116 3rd St SE
Cedar Rapids, Iowa 52401
Early this summer, Jessica Pfohl Paisley of Dubuque was ready to launch her latest entrepreneurial adventure, Amidst magazine, a print and digital publication in which creative professionals throughout the Midwest could connect with one another.
There was just one problem. She needed $10,000 to cover printing costs for the first issue.
That isn’t unusual. Access to early capital is one of the biggest barriers to success for start-ups in Iowa.
Without access to that early funding, many Iowa entrepreneurs have to close their doors before their business even has a chance to begin.
“Our team has talked with hundreds of entrepreneurs and entrepreneurial support organizations across Iowa,” said Aaron Horn, executive director at NewBoCo,
“We’ve found that there’s a hidden step on the capital ladder that these businesses struggle to access before they’re eligible for SBA loans, banks, or private investors.”
For that reason, in 2021 NewBoCo partnered with Kiva to launch Kiva Iowa — and Paisley became its first borrower.
“Becoming a borrower on Kiva was very straightforward,” Paisley said. “I’m not going to say it was easy, but it was simple. Especially because you have someone walking you through the process.”
Based in San Francisco, Kiva is a global nonprofit microlending platform. It offers loans that are zero interest, zero fees and range from $1,000 to $15,000.
Lenders can support a Kiva microloan with an investment of as little as $25.
As the statewide hub for Kiva, NewBoCo facilitates the lending and due diligence process for Iowa-based borrowers on the Kiva platform and connects borrowers to other resources to grow their businesses.
NewBoCo was able to pilot this program in 2021 because of grant funding provided by the Iowa Economic Development Authority’s Entrepreneurial Investment Award program.
“This region needs more capital to create new opportunities for entrepreneurs, especially those who are financially excluded or historically cut off from accessing traditional means of capital,” said Kaitlin Byers, Kiva Iowa capital access manager.
“That’s why, as a former entrepreneur myself, I was drawn to take on a new role with NewBoCo as Capital Access Manager with Kiva Iowa.”
How does it work?
Rather than asking for collateral or running a traditional hard credit check, Kiva uses a “social underwriting” process to assess credit worthiness.
To be approved for fundraising, borrowers must provide financial and business information, a personal story and high-quality business photos.
Kiva reviewers then look at social factors, such as if a borrower has been endorsed by a local Trustee, before approving a loan for fundraising.
Once approved, the loan is posted on the Kiva website in a 15-day private fundraising period. During that time, the borrower must recruit a given number of lenders from their personal network to kick start their fundraising.
After reaching the required number of initial lenders, the loan graduates into a 30-day public fundraising period, during which it is publicly viewable by Kiva’s worldwide community of lenders.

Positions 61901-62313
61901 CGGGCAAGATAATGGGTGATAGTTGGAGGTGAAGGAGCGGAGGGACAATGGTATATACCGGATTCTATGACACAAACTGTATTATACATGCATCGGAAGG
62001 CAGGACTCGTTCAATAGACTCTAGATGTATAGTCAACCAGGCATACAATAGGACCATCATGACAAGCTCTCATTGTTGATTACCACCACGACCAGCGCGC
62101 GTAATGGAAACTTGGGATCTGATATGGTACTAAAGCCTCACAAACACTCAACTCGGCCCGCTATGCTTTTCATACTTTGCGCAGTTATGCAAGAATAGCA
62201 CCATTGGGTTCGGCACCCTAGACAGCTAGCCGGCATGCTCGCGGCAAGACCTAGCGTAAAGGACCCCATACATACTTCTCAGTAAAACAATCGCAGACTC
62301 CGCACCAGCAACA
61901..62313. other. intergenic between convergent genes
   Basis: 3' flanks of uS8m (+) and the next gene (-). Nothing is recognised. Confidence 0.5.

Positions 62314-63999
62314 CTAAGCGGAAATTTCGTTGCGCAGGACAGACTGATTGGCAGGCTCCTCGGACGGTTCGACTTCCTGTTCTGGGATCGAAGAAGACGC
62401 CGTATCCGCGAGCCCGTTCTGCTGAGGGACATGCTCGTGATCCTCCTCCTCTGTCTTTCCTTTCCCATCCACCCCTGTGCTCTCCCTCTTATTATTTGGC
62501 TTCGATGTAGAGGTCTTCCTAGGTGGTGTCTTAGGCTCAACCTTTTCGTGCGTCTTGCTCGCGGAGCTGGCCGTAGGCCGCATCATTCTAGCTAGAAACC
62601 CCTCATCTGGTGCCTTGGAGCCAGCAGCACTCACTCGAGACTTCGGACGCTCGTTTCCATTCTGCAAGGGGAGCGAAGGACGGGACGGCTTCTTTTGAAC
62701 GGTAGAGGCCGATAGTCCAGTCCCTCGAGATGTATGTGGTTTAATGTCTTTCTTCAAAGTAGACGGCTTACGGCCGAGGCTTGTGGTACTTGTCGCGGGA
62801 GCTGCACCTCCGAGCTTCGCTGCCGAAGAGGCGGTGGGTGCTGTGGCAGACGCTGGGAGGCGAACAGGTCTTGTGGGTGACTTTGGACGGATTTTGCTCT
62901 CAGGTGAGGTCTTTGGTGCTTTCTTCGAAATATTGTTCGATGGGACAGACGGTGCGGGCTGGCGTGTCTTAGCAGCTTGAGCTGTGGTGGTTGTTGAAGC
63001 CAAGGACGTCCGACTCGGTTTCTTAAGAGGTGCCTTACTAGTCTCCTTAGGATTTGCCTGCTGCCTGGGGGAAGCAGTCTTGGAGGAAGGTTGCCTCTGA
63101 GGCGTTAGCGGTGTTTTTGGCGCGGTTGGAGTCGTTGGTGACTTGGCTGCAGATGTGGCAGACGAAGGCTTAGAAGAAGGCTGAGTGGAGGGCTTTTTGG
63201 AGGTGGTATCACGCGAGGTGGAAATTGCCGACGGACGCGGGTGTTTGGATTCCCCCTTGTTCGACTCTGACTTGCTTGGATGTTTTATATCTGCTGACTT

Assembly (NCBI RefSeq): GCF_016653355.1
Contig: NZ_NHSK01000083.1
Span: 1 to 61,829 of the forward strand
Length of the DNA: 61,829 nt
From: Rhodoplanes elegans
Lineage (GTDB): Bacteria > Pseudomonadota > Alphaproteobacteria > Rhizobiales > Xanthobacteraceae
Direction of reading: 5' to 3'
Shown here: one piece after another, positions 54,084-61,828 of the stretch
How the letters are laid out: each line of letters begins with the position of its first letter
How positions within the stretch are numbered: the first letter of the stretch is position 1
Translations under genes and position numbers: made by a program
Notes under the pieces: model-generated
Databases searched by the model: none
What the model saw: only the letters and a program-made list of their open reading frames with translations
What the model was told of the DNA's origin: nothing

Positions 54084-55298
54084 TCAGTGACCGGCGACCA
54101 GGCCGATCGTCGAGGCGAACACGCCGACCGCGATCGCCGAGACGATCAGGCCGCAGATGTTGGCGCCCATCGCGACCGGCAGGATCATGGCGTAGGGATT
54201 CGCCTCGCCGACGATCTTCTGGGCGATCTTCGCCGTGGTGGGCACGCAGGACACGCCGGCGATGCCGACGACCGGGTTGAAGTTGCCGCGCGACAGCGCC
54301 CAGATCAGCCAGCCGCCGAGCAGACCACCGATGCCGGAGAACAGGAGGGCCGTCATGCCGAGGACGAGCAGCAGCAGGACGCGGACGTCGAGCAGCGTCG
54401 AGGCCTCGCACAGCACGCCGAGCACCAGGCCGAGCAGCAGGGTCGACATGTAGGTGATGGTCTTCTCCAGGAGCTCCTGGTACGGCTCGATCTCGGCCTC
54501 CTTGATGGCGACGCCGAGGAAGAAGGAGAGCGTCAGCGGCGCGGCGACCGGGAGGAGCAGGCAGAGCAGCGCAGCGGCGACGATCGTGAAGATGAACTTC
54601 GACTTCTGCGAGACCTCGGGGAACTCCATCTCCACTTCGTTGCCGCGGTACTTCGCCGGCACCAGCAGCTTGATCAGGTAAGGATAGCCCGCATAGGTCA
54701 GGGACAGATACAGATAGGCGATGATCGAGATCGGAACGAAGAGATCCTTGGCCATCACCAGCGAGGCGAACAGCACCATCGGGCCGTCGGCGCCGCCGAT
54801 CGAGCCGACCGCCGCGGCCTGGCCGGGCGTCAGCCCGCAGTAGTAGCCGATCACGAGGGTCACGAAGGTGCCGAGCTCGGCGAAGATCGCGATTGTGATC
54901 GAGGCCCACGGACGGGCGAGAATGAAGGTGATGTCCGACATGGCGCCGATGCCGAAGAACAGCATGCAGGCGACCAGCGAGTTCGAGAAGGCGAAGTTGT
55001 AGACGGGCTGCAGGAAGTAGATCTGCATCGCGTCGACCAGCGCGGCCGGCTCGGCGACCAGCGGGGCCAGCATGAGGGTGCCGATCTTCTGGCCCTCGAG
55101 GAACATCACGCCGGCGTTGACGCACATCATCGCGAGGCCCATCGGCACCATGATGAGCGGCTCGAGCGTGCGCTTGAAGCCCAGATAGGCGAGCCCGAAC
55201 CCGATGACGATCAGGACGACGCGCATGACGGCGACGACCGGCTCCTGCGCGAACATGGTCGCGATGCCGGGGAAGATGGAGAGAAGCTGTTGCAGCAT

This process makes Kiva an accessible option for entrepreneurs, particularly women, people of color and people with low to moderate income.
To level the economic playing field for entrepreneurs, Kiva requires that 80 percent of borrowers on its platform belong to these categories. NewBoCo expects that close to 100 percent of the borrowers its supports fall into these categories.
Paisley got connected to Kiva Iowa at EntreFEST — NewBoCo’s conference for entrepreneurs and innovators in the Midwest.
Byers worked to get Paisley approved on the Kiva platform, and provided advice as she went through the fundraising process.
“When there was a day or two left (in my fundraising period), someone finished the final $700,” Paisley said. “It was absolutely amazing.”
With a fully funded loan, Paisley had access to the funds she needed to print Amidst magazine’s first edition in September. It met with success, and the Amidst staff is planning the spring edition and working to grow their digital edition and online community for creatives.
Just the beginning
Paisley isn’t the only Iowa entrepreneur using Kiva Iowa.
As of October, two Iowa borrowers have been fully funded, and many more are beginning their fundraising process.
These entrepreneurs come from all across the state, and their businesses represent everything from model train manufacturing to beauty salons to farms.
Byers sees this as just the beginning of the program’s journey. She’s committed to growing Kiva Iowa throughout the entire state.
“Small businesses are the backbone of our communities,” she said.
“Our partnership with Kiva further confirms our dedication to supporting the dreams of entrepreneurs across the state of Iowa.”
Already a successful borrower on the platform, Paisley said she’s now interested in giving back by becoming a Kiva Iowa lender.
“I’m actually going through the platform looking for different loans to support myself,” Paisley said.
“It’s such an amazing, fulfilling thing to do. You can actually see firsthand the impact you’re having.”
To learn more about Kiva Iowa, go to newbo.co/kiva.